Perception is Reality
Superliminal is a first person puzzle game released in November 2020 by Pillow Castle. Here's the gimmick, you are undergoing Somnasculpt Therapy; which is some kind of deliberately induced and externally shaped lucid dream with the goal of generating a psychological breakthrough. It's unclear what issues the protagonist is working through by solving puzzles but the whole process is a bit hand-wavy and it's really just a pretext for the game play where you use the dream rules to progress. For instance, objects held by the player maintain their size visually and their initial position within your visual field assuming they aren't occluding anything. This means that the absolute size of said objects changes. Making objects bigger or smaller is a core element of the game and remains so throughout but it hardly the only one. Objects duplicate in places, are painted on the walls as textures, break into pieces, and otherwise fail to behave consistently. Object permanence, the laws of perspective, and a lot of common sense all go out the window. If this sounds trippy that's because it is.
If you've played Portal you'll be familiar with the pattern of moving into a space and needing to solve some basic puzzle to escape from the room to move to the next area. The initial part of the game even has a very portal aesthetic to it. As the game progresses you are introduced to new mechanics like duplicating objects. Unlike a lot of other first person puzzle games I've played I wouldn't say any of the puzzles are terribly complex or require much in the way of complex reasoning. Most are either easy or relying on one brief flash of insight. This game is about curiosity and surprise not reasoning and effort. That's not to say there isn't effort in places but it's a pretty breezy game over all. This is supported by the settings. Most of the levels look like hotels, art galleries, cafeterias, and maintenance tunnels made of endlessly connected hallways and side passages. They do however conform to the general dream logic. Doorways flush with the ceiling rather than the floor, giant objects, odd layouts that lack any obvious function apart from providing a puzzle. The sound track is mostly smooth jazz which supports the overall tone of a balance of chill and the unreal. The whole game can be played in one sitting over the course of about three or four hours and I'd suggest doing just that for the pure experience.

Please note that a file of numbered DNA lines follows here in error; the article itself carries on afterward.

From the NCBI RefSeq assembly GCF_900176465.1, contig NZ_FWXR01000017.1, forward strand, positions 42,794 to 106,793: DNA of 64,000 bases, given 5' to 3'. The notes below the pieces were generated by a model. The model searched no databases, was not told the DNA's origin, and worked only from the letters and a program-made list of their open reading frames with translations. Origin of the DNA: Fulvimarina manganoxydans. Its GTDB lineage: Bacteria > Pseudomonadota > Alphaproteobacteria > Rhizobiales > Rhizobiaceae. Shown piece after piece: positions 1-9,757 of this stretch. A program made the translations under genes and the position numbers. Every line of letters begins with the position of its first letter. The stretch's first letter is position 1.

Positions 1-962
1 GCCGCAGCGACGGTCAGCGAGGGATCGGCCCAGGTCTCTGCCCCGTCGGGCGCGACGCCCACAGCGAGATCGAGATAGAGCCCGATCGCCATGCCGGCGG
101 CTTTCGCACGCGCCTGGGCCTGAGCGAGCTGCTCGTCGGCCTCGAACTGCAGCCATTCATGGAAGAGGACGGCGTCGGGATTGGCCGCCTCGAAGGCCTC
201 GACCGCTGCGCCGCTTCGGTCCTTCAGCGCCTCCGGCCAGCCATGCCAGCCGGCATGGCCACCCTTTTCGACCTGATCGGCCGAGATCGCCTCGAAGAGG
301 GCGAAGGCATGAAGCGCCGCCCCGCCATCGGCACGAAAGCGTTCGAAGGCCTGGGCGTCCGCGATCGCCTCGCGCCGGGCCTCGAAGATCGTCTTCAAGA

If I had to praise this game on any one thing it does it would be that the dream logic leaks out into the design of the game. There are places where I'm pretty sure they left defects just to make the game seem more surreal. One that stands out is an extremely thin slice of space where the music from a previous and adjacent area plays. Is this a mistake or intentional. It looks sloppy but it adds to the dream like quality that's supposed to suffuse the game so who knows. Price wise it's a bit high for such a short game but the extent of Easter eggs, achievements, and a developers commentary make for a significant extension on play time for completionists. Steam page here, sound track here, and play through here.